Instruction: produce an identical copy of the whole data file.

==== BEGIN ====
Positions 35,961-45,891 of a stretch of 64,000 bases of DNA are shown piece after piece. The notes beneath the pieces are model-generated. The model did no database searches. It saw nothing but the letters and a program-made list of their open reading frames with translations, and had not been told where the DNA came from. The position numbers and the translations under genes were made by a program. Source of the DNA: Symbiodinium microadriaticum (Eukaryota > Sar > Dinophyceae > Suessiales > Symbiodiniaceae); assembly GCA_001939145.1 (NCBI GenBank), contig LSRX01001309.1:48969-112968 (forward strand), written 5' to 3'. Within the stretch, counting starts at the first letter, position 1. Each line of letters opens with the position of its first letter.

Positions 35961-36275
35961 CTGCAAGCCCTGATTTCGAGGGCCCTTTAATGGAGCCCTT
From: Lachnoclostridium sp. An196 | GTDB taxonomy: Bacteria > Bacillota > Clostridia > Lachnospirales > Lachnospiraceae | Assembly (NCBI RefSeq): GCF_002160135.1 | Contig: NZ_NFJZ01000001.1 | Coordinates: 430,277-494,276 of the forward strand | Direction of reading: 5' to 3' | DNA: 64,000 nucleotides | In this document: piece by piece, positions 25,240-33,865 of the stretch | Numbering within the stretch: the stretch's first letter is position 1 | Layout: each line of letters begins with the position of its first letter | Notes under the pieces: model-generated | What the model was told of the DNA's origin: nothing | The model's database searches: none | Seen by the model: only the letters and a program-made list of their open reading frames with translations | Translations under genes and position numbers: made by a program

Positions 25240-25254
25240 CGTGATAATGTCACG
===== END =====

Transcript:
Positions 35,961-45,891 of a stretch of 64,000 bases of DNA are shown piece after piece. The notes beneath the pieces are model-generated. The model did no database searches. It saw nothing but the letters and a program-made list of their open reading frames with translations, and had not been told where the DNA came from. The position numbers and the translations under genes were made by a program. Source of the DNA: Symbiodinium microadriaticum (Eukaryota > Sar > Dinophyceae > Suessiales > Symbiodiniaceae); assembly GCA_001939145.1 (NCBI GenBank), contig LSRX01001309.1:48969-112968 (forward strand), written 5' to 3'. Within the stretch, counting starts at the first letter, position 1. Each line of letters opens with the position of its first letter.

Positions 35961-36275
35961 CTGCAAGCCCTGATTTCGAGGGCCCTTTAATGGAGCCCTT
From: Lachnoclostridium sp. An196 | GTDB taxonomy: Bacteria > Bacillota > Clostridia > Lachnospirales > Lachnospiraceae | Assembly (NCBI RefSeq): GCF_002160135.1 | Contig: NZ_NFJZ01000001.1 | Coordinates: 430,277-494,276 of the forward strand | Direction of reading: 5' to 3' | DNA: 64,000 nucleotides | In this document: piece by piece, positions 25,240-33,865 of the stretch | Numbering within the stretch: the stretch's first letter is position 1 | Layout: each line of letters begins with the position of its first letter | Notes under the pieces: model-generated | What the model was told of the DNA's origin: nothing | The model's database searches: none | Seen by the model: only the letters and a program-made list of their open reading frames with translations | Translations under genes and position numbers: made by a program

Positions 25240-25254
25240 CGTGATAATGTCACG